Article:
Published on 15 Jun 2021

E-commerce growth and potential in Africa

The digital world in Africa has been growing and developing in leaps and bounds.

by Johan Burger

Person holding credit card and making e-payment on laptop.

However, much still needs to be done. Nowhere else in the world is the digital divide so pronounced as in Africa. The Fourth Industrial Revolution can benefit Africa in various ways. There are currently numerous developments in Africa that indicate progress and potential on the continent. This report addresses some of the recent developments in this field.


A report by PayU found that e-commerce penetration was at 37% in Nigeria and South Africa, and at 25% in Kenya. At the same time, South Africa had the highest Internet penetration at 56%, with Nigeria and Kenya at 46% and 31%, respectively. PayU saw this as an indication of the significant e-commerce growth potential in these countries. In terms of the number of shoppers and revenue, PayU found that Nigeria had the largest e-commerce market in Africa, with predicted consumer spend expected to be several times those of South Africa and Kenya combined.

Kenya-based solar energy provider M-Kopa uses M-Pesa to offer funds to help underbanked customers acquire solar lighting, smartphones, TVs, and domestic appliances. It has provided over US$400m in financing and sold over 1 million pay-as-you-go solar systems and 500,000 smartphones to customers in Kenya, Uganda, and Nigeria. It was recently reported that the company has partnered with Airtel and Samsung to enable access to smartphones and broader digital connectivity.

The M-Kopa financing model is branded as a “connected asset financing platform” that offers quick access to everyday products and using micro-payments to build ownership over time. This has enabled consumers at the low end of the market to acquire assets such as nano solar grids and TVs.  M-Kopa plans to also expand into Ghana, Ivory Coast, and Senegal. 

The South African market is set for significant growth, especially for specialist merchants in beauty, cosmetics, and fashion. Online spend in the beauty and cosmetics category in the country grew by 140% between 2019 and 2020. E-commerce spending on digital goods in South Africa was projected to grow by 46% between 2019 and the end of 2021, reaching US$336m. In Nigeria, this sector was expected to grow to US$811m by the end of 2021 and to US$70m in Kenya, a 94% increase in both markets compared to 2019.

Spending on online education In South Africa grew significantly in 2020 as people upskilled themselves while staying at home due to Covid-19 restrictions. PayU reported a year-on-year increase of 67% in 2020 with the average transaction value growing from US$136 to US$404.

The emergence of digitally savvy shoppers with access to increasing disposable income made Kenya, Nigeria, and South Africa attractive target markets for emerging e-commerce leaders.[1]


  • Countries such as South Africa are attractive markets for existing and new e-commerce players. In the rest of Africa, African players such as Jumia have also positioned themselves to be the platform of choice. China’s Alibaba has set out to create a footprint in countries such as Ethiopia and Rwanda, providing access to not only goods (coffee and other agricultural products), but also to services such as tourism. With a population of more than 100 million, Ethiopia also represents a market with immense future potential.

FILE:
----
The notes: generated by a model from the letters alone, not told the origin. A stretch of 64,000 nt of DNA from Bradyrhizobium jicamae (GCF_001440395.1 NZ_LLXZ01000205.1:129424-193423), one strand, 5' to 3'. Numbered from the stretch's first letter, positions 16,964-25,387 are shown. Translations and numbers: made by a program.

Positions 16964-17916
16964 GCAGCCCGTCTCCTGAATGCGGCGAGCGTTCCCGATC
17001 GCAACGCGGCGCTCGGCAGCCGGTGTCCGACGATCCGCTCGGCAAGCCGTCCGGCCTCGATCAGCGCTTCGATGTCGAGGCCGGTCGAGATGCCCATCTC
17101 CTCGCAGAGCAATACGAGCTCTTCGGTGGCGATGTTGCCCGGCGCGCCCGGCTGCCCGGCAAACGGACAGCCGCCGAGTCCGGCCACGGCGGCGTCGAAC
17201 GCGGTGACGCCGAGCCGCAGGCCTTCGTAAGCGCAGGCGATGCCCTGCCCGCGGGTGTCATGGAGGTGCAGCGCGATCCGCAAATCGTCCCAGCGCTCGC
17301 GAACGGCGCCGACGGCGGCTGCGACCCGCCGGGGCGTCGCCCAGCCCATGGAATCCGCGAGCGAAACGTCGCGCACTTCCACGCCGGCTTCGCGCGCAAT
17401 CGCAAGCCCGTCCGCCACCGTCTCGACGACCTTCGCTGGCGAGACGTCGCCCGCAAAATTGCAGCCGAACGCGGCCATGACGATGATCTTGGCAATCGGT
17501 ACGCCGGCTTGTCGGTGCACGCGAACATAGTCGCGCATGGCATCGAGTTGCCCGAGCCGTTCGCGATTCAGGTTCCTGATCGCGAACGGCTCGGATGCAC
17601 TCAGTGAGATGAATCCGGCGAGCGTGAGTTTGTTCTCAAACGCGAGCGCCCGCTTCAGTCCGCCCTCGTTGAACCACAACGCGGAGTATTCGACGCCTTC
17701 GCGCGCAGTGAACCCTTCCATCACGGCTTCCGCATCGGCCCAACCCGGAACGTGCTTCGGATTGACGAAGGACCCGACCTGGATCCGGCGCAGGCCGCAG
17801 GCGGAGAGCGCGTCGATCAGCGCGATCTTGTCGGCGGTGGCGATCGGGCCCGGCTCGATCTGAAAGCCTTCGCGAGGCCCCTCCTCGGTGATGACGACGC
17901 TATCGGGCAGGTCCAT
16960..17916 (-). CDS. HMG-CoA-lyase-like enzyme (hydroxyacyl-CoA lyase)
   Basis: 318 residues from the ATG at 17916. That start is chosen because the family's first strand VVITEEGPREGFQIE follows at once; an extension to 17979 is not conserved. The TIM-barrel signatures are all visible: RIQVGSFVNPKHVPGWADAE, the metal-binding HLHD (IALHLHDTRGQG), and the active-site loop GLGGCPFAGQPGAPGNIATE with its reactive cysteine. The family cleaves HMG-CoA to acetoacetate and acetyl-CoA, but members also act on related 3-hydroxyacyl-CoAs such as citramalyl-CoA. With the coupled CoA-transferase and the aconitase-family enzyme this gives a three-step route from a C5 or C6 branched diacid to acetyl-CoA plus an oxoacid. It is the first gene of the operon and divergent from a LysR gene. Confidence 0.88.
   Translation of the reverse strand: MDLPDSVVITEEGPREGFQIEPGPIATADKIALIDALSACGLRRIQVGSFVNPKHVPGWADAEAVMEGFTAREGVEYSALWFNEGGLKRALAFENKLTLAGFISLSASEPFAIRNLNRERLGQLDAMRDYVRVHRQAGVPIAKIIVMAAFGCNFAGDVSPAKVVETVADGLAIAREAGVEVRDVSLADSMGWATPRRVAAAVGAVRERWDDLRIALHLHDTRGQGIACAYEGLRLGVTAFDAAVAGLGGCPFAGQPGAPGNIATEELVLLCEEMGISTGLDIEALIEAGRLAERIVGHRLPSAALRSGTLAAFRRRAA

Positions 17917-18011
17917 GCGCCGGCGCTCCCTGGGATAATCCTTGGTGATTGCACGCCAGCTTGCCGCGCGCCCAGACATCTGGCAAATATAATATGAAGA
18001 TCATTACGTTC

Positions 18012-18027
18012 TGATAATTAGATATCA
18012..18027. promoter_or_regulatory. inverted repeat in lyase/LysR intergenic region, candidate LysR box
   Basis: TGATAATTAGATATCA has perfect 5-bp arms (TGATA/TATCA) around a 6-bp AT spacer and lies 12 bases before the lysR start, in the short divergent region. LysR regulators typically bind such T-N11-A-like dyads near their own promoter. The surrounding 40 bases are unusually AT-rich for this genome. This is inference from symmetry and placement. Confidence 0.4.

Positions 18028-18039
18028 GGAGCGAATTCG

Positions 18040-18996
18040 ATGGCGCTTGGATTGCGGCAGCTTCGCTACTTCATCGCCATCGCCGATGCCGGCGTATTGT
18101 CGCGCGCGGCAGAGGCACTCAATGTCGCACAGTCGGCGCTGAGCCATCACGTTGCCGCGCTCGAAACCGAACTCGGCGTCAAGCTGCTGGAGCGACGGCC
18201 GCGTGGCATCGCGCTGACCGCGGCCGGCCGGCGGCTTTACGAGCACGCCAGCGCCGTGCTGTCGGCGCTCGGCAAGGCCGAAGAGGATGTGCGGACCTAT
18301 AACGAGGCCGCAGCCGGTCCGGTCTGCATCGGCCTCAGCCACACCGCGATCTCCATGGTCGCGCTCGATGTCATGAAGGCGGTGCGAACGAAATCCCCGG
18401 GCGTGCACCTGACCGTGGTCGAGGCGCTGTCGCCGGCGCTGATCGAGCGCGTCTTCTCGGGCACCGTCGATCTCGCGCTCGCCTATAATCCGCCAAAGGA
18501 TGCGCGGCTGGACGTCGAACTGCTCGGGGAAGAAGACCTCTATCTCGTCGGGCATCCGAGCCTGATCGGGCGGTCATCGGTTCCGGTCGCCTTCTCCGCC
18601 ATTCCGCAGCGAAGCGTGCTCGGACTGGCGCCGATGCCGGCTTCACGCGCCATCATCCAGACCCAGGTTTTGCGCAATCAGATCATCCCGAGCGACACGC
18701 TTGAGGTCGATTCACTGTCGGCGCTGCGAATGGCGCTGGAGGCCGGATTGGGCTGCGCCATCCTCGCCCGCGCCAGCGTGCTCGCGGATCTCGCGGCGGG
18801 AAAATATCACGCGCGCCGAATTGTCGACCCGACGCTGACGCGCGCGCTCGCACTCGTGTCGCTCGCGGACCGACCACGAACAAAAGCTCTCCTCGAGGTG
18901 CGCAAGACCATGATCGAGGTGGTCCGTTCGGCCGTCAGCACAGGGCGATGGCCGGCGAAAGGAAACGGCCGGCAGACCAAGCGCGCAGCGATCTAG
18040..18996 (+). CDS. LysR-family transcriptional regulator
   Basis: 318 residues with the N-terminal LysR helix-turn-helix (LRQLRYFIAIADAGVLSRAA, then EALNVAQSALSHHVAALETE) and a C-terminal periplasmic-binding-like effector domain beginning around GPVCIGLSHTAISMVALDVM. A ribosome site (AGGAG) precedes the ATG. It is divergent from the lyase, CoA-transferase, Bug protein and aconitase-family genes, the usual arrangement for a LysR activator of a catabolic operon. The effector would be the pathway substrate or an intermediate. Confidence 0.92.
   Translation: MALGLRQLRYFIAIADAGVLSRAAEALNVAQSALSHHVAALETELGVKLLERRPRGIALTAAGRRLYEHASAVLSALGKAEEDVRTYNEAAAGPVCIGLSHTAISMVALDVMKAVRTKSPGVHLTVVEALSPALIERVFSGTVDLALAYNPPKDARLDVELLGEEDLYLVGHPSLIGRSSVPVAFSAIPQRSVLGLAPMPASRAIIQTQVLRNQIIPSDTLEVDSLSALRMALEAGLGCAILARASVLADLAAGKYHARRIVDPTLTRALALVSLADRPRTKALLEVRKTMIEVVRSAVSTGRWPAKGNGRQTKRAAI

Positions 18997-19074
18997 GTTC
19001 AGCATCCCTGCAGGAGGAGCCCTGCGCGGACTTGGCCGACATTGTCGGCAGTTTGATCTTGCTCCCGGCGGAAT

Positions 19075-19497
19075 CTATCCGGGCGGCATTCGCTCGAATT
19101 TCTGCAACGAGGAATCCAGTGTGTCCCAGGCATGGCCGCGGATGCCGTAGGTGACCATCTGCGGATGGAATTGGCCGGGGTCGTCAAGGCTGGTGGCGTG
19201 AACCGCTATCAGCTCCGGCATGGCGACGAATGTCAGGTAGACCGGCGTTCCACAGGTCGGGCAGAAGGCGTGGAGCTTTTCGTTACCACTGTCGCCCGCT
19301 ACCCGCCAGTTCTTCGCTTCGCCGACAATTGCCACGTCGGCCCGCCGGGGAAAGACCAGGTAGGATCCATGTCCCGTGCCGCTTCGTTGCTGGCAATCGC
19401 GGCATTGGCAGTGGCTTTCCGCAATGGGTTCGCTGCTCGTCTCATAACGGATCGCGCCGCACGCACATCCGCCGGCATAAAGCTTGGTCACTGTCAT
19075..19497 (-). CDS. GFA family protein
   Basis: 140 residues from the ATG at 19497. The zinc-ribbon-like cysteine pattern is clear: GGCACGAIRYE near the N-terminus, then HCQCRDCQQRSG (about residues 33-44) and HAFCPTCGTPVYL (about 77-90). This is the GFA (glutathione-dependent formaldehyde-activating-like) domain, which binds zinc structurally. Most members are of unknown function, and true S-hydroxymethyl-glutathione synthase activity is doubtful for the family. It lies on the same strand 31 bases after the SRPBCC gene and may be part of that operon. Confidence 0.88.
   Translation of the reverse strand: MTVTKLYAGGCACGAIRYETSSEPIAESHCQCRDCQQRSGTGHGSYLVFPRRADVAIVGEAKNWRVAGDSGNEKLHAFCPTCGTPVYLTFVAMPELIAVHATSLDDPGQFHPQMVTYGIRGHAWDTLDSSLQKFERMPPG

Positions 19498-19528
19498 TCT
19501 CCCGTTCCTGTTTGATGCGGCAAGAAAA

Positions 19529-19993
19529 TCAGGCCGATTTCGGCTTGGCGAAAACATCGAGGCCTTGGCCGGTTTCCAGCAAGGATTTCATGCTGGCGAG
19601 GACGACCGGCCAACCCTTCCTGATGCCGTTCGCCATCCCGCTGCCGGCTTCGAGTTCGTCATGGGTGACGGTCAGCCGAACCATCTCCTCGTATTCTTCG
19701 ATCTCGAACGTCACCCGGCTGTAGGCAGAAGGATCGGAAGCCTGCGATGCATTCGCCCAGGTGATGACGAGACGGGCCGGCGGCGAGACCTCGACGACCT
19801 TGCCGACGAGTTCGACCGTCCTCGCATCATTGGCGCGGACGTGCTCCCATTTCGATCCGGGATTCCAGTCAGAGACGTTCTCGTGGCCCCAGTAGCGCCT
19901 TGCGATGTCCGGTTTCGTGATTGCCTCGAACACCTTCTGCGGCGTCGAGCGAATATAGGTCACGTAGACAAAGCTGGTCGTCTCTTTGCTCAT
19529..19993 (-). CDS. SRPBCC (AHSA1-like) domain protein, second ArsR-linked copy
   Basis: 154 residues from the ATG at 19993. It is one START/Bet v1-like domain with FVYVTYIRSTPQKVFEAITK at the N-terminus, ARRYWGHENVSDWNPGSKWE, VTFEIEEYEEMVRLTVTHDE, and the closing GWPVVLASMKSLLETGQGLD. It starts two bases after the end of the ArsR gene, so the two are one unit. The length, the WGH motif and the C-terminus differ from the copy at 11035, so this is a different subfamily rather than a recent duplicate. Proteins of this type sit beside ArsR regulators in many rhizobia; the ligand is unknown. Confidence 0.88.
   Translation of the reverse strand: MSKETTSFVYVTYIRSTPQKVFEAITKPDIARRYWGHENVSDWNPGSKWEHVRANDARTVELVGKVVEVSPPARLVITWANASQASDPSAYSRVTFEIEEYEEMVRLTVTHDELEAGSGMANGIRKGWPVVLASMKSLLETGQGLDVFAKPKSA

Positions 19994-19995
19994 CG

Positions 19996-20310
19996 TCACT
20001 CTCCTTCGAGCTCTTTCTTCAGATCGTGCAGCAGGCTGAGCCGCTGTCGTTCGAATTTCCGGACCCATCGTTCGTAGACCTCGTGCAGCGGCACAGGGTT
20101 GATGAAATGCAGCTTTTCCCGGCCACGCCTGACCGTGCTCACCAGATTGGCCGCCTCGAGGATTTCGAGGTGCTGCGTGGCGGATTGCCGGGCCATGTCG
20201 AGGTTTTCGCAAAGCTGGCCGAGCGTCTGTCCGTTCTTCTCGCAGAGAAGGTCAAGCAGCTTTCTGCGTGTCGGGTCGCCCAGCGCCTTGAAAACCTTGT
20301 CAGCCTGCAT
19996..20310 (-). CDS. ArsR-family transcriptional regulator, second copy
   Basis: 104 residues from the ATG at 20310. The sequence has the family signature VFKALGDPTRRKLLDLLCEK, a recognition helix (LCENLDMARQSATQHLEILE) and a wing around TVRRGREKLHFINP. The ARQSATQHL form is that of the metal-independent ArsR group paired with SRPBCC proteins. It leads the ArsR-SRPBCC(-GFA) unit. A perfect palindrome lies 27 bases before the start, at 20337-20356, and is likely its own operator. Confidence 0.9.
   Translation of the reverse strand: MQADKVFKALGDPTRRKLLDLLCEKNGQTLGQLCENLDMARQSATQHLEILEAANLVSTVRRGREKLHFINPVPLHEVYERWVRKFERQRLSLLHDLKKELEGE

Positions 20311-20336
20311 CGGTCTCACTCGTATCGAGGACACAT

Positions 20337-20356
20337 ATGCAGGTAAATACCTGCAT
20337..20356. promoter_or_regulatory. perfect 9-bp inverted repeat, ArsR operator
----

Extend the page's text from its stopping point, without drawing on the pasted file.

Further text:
• The increase in Internet penetration on the continent is also good news for the providers of digital government services, as several countries are expanding e-government services. Singapore’s CrimsonLogic already has a footprint in Botswana and Rwanda. African states fared poorly on the UN’s Electronic Government Development Index 2020. 17 of the 20 lowest ranking countries came from Africa. Mauritius (63), South Africa (78) and Tunisia (91) were the only three African countries that made it to the Top 100. Even Botswana and Rwanda, the two countries widely touted for their governance standards, came 115 and 130 respectively on the e-Development Index.[2]


The JD Group has launched a new e-commerce platform in South Africa. EveryShop promises to offer a range of local and international brands across many categories, including electronics and appliances, furniture, fashion, footwear, and DIY.

Everyshop currently has 15 large-scale distribution centres across South Africa, and they are located close to the customers to ensure fast and affordable delivery. It is expected to add more merchandise to its platform.


  • Takealot is currently the largest e-commerce player in South Africa with net sales of US$451m followed by Superbalist (US$69m), Woolworths (US$51m), Amazon (US$44m) and Makro (US$41m). The size of the e-commerce market in South Africa is estimated to be US$4bn and it is predicted to grow at a 10% Compounded Annual Growth Rate (CAGR) for the next four years. The fact that it is lower than the year-over-year growth of 24% suggests it is a moderately flooded market.[3]

  • According to ecommerceDB, fashion is the largest segment in South Africa and accounts for 31% of the e-commerce revenue in the country. The fashion sector is followed by Toys, Hobby & DIY (27%), Electronics & Media (18%), Furniture & Appliances (15%), and Food & Personal Care (8%).

  • With a market set to grow to US$660m over the next 4 years, one can expect an increase in the number of players targeting this sizeable market. Of the current top 5, Woolworths and Makro are not pure e-commerce players. They are traditional retailers who have entered the e-commerce space. Takealot’s dominance is unmatched. Consider this - Superbalist, currently in second place, is a 100% subsidiary of Takealot. That puts Woolworths at a distant third making just 10% of the combined Takealot/Superbalist revenue. Taking on this South African giant would be formidable for any competitor.